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Bryce Harper details process behind how he came in to camp so ripped


A common theme of any discussion, commentary or column about Bryce Harper essentially begins and ends with how much more buff and muscular he looks, primarily in the upper body area.

To put it mildly, the Washington Nationals superstar outfielder looks jacked, his arms resemble tree trunks. Fellow outfielder Denard Span said Harper “looks like Brian Urlacher out there playing left field.”

But to hear Harper explain the causes and reasons behind his new, more muscular physique, it makes some semblance of sense. Harper, a huge workout nut and gym rat, didn’t curtail his activities, particularly his weightlifting, despite the fact he couldn’t exercise the lower half of his body after undergoing surgery on his left knee to deal with a pesky bursa sac.

So, if Harper was going to be hitting the gym at all, each and every workout Harper did during the offseason would have to focus entirely on his upper body.

Harper explained his “Necessity is the Mother of Invention” workout routine during an appearance on 106.7 The Fan (via D.C. Sports Bog):

“I didn’t really have a lower body for two months,” Harper said, talking about his rehab from knee surgery. “It was like I was in a wheelchair trying to just do the upper body. So I’d go to the gym and only be able to work my upper body. I’d get bored during the day, go to the gym. That’s what I like to do, I like to lift. I work my ever-loving tail off in the gym. My workouts are very hard. I go to the gym night and day, two, three hours in the gym — and I really, really work hard. I really pride myself on going to the gym and working hard and doing it every single day and not taking a day off. That’s what I do, going there and working hard and getting ready for the season.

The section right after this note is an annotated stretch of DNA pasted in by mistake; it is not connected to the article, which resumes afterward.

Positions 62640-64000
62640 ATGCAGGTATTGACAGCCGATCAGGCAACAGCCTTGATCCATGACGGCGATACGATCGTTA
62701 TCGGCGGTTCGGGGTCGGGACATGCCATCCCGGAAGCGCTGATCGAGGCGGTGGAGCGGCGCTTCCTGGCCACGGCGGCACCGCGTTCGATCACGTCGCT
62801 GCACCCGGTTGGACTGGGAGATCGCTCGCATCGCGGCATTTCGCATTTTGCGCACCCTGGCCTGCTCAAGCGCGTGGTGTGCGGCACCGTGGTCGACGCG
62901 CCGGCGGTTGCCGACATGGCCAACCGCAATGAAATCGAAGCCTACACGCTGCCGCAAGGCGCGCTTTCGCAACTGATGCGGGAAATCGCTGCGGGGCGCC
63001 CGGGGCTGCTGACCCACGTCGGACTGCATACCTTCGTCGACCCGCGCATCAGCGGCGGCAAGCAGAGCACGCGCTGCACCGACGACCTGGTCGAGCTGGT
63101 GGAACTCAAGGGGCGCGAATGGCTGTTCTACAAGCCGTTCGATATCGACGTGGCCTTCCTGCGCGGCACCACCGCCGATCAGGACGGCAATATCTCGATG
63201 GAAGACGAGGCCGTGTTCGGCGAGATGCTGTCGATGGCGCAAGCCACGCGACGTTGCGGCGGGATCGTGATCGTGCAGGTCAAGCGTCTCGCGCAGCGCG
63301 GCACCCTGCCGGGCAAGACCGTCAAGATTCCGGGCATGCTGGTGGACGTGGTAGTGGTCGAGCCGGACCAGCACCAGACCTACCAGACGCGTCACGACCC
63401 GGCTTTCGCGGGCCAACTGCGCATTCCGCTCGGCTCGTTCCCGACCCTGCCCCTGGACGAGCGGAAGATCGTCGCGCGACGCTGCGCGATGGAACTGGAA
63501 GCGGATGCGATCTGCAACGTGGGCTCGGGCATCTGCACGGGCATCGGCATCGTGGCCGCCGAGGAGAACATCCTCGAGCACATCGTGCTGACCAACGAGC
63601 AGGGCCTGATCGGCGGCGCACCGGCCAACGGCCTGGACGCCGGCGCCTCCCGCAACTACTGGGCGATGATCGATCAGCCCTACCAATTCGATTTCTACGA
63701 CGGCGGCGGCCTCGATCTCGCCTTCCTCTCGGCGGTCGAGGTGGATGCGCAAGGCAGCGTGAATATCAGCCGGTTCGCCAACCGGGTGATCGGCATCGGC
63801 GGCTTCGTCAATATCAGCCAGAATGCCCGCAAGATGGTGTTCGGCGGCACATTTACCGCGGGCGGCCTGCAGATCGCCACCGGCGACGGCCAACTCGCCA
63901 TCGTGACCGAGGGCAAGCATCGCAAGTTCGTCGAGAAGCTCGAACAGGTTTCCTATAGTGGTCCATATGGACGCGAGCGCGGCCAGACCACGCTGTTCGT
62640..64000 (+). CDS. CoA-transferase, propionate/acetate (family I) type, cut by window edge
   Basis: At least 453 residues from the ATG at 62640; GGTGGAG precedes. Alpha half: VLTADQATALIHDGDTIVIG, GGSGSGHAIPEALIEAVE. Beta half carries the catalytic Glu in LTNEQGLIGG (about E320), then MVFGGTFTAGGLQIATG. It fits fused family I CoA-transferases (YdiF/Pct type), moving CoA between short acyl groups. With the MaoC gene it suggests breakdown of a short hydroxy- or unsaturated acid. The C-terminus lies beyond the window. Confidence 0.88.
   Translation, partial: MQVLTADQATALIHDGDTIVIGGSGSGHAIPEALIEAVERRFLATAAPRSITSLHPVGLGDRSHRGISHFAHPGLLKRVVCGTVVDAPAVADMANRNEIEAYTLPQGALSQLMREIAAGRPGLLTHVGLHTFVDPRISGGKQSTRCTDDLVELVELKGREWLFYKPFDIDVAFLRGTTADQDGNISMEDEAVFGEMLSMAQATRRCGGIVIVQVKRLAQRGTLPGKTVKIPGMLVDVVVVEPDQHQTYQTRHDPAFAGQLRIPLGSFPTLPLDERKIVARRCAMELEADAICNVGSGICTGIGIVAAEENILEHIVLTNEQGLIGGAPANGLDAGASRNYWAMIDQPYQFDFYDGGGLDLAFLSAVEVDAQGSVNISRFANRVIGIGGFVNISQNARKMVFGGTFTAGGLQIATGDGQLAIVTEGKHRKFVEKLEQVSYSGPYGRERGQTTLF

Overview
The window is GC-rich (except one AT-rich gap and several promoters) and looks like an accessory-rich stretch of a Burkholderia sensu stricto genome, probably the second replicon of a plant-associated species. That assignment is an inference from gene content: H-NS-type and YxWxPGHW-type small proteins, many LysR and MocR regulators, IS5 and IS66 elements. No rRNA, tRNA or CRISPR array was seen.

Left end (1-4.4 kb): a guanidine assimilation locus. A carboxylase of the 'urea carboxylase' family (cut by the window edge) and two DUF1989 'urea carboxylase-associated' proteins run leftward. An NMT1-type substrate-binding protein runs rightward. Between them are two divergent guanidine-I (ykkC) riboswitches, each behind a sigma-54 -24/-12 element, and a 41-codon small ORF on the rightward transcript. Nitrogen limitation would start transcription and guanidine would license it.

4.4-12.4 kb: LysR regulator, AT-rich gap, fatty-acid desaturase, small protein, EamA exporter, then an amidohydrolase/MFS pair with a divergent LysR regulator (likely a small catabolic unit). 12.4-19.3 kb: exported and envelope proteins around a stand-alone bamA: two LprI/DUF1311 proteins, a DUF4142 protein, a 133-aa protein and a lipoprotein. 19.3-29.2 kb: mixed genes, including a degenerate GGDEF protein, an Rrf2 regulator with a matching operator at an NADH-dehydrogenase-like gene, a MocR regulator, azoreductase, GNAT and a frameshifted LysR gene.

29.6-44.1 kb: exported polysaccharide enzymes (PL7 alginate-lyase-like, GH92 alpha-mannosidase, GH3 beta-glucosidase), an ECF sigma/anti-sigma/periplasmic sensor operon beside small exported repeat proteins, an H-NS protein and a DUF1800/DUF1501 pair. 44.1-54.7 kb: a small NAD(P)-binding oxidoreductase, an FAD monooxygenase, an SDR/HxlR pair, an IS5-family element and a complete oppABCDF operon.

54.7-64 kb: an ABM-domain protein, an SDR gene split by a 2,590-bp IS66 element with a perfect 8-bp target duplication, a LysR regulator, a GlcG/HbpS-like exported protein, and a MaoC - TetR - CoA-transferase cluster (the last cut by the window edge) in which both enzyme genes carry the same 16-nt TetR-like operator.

“I want to be ready when I get [to spring training],” Harper continued. “And then lifting during spring training also and putting on weight and things like that. Coming here I’m able to work my lower half finally, and that’s nice, being able to go in and work my lower half and get squats in and do the things that I need to do to get my lower half stronger. But like I said, the first two months of the offseason all I had was my upper body and that’s all I could do. So, I came in pretty big this year.”

Big, indeed. Hardly surprising, given his near-obsessive need to lift weights and work out, as detailed in a writeup about Harper’s offseason routine in The Washington Post:

He loves weight lifting, he loses weight quickly (10-15 pounds last season) and knows he has a long nine-month, 162-game regular season ahead.

After the playoffs ended, Harper went home to his parents’ house in Las Vegas and took a month off. He started lifting again in mid-November. Harper set his alarm for 4:50 a.m. four times a week (Monday, Tuesday, Thursday and Friday), was up by 5 and drove to a training facility in Las Vegas by 5:30 to join a group of minor league and major league players.

No mention of to what extent Girl Scout cookies were utilized to refuel after such a grueling workout regimen. Because we all know Harper is “PED FREE” and proud of it. His t-shirt says so.

Ultimately, how much of an impact Harper’s new physique will have on his productivity on the field remains to be seen. Baseball players, it seems, more than other athletes, run the risk of becoming too musclebound, negatively impacting their performance. Despite the larger biceps and upper body, Harper doesn’t appear to have overdone it to any great extent.